vicious

[vish-uhs]
adjective
1.
addicted to or characterized by vice; grossly immoral; depraved; profligate: a vicious life.
2.
given or readily disposed to evil: a vicious criminal.
3.
reprehensible; blameworthy; wrong: a vicious deception.
4.
spiteful; malicious: vicious gossip; a vicious attack.
5.
unpleasantly severe: a vicious headache.
6.
characterized or marred by faults or defects; faulty; unsound: vicious reasoning.
7.
savage; ferocious: They all feared his vicious temper.
8.
(of an animal) having bad habits or a cruel or fierce disposition: a vicious bull.
9.
Archaic. morbid, foul, or noxious.

Origin:
1300–50; Middle English (< Anglo-French) < Latin vitiōsus, equivalent to viti(um) fault, vice1 + -ōsus -ous

viciously, adverb
viciousness, noun
unvicious, adjective
unviciously, adverb
unviciousness, noun

vicious, viscose, viscous.


1. abandoned, corrupt, iniquitous, sinful. 4. malevolent.


1. moral.
Dictionary.com Unabridged
Based on the Random House Dictionary, © Random House, Inc. 2014.
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World English Dictionary
vicious (ˈvɪʃəs)
 
adj
1.  wicked or cruel; villainous: a vicious thug
2.  characterized by violence or ferocity: a vicious blow
3.  informal unpleasantly severe; harsh: a vicious wind
4.  characterized by malice: vicious lies
5.  (esp of dogs, horses, etc) ferocious or hostile; dangerous
6.  characterized by or leading to vice
7.  invalidated by defects; unsound: a vicious inference
8.  obsolete noxious or morbid: a vicious exhalation
 
[C14: from Old French vicieus, from Latin vitiōsus full of faults, from vitium a defect]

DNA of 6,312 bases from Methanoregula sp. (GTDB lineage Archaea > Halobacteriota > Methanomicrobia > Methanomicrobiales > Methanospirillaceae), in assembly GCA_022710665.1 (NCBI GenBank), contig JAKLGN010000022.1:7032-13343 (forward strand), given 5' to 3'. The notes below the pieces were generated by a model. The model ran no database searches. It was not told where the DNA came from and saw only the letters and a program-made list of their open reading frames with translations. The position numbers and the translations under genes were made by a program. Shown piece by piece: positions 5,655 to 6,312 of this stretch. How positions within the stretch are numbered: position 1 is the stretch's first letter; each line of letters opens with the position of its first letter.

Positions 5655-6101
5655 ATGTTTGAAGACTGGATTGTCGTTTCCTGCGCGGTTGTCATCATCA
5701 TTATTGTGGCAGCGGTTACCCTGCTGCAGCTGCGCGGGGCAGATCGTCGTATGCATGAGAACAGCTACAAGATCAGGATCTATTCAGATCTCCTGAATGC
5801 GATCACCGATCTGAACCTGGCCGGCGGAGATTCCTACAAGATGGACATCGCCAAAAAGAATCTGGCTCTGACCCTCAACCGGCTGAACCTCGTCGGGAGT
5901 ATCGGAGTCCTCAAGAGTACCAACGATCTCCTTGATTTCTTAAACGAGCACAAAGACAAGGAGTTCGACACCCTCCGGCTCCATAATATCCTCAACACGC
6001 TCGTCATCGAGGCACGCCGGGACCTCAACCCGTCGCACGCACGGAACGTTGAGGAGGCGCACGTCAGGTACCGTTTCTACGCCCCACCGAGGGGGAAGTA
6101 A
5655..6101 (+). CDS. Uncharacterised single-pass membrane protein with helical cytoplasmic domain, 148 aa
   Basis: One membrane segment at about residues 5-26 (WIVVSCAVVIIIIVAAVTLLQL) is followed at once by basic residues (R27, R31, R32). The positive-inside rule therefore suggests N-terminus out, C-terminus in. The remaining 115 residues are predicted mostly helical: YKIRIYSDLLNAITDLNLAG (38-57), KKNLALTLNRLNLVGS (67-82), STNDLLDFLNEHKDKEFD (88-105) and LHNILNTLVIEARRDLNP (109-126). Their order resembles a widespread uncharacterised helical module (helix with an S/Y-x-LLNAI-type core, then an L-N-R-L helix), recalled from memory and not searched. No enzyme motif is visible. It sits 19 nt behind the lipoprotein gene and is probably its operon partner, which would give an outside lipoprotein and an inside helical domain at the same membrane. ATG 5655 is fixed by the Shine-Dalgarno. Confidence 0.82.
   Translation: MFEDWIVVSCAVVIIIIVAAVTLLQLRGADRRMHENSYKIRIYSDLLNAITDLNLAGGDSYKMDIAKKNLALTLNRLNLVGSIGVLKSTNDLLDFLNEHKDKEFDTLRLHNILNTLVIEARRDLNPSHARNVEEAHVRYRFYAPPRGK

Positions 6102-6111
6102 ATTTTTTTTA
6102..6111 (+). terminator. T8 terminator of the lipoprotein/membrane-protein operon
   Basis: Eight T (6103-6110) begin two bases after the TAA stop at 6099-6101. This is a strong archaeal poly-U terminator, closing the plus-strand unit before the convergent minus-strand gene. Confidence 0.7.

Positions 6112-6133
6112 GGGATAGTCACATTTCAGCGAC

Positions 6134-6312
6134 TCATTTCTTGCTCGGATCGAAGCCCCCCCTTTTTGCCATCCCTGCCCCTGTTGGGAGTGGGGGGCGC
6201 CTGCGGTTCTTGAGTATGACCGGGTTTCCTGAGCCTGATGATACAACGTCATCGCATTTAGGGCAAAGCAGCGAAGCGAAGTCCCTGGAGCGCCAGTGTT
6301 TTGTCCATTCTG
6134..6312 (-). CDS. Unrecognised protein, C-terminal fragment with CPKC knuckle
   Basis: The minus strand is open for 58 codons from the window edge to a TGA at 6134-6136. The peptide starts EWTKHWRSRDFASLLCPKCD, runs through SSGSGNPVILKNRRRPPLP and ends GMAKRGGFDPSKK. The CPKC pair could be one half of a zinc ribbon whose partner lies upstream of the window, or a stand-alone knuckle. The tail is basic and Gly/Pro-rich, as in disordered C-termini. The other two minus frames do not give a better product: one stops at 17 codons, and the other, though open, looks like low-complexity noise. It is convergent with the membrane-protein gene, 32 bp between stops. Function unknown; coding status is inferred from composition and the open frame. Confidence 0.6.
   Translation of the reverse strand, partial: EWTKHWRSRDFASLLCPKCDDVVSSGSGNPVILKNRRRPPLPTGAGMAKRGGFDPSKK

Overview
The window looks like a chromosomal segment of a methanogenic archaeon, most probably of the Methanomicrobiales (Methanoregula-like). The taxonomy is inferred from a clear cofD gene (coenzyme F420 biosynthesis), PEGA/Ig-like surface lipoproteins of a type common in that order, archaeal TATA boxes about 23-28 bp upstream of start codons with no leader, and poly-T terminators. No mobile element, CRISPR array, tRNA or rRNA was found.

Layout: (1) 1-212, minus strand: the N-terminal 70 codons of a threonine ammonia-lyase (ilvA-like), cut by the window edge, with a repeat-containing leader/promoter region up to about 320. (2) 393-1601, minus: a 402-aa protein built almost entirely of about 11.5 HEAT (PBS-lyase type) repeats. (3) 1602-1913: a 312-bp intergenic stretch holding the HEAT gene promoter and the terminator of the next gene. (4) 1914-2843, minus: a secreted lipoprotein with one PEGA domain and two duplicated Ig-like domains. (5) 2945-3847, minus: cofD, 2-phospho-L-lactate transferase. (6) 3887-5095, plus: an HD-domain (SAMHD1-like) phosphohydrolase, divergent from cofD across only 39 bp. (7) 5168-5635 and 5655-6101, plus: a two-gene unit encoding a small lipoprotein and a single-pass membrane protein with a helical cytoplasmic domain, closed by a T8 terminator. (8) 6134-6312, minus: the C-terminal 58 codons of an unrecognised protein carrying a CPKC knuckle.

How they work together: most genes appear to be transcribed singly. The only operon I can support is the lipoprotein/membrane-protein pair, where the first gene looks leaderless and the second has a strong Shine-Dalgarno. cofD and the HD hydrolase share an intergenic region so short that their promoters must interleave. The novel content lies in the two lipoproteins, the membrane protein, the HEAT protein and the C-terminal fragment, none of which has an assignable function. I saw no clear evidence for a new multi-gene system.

'viciously
 
adv
 
'viciousness
 
n

Collins English Dictionary - Complete & Unabridged 10th Edition
2009 © William Collins Sons & Co. Ltd. 1979, 1986 © HarperCollins
Publishers 1998, 2000, 2003, 2005, 2006, 2007, 2009
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Etymonline
Word Origin & History

vicious
early 14c. (implied in viciously), "of the nature of vice, wicked," from Anglo-Fr. vicious, O.Fr. vicieus, from L. vitiosus "faulty, defective, corrupt," from vitium "fault" (see vice (1)). Meaning "inclined to be savage or dangerous" is first recorded 1711 (originally of animals,
especially horses); that of "full of spite, bitter, severe" is from 1825. In law, "marred by some inherent fault" (late 14c.), hence also this sense in logic (c.1600); cf. vicious circle in reasoning (c.1792), which was given a general sense of "a situation in which action and reaction intensify one another" by 1839.
Online Etymology Dictionary, © 2010 Douglas Harper
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Slang Dictionary

vicious definition

[ˈvɪʃəs]
  1. mod.
    great; excellent. : Man, this burger is really vicious.
Dictionary of American Slang and Colloquial Expressions by Richard A. Spears.Fourth Edition.
Copyright 2007. Published by McGraw-Hill Education.
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Example sentences
It viciously attacks the policies and the character of a president who belongs
  to the opposing political party.
My whole body was sore, as if a gang of boxers had punched me viciously.
To see you even after you were viciously attacked with a smile on your face
  astounded me.
They even criticized their publisher viciously in public.
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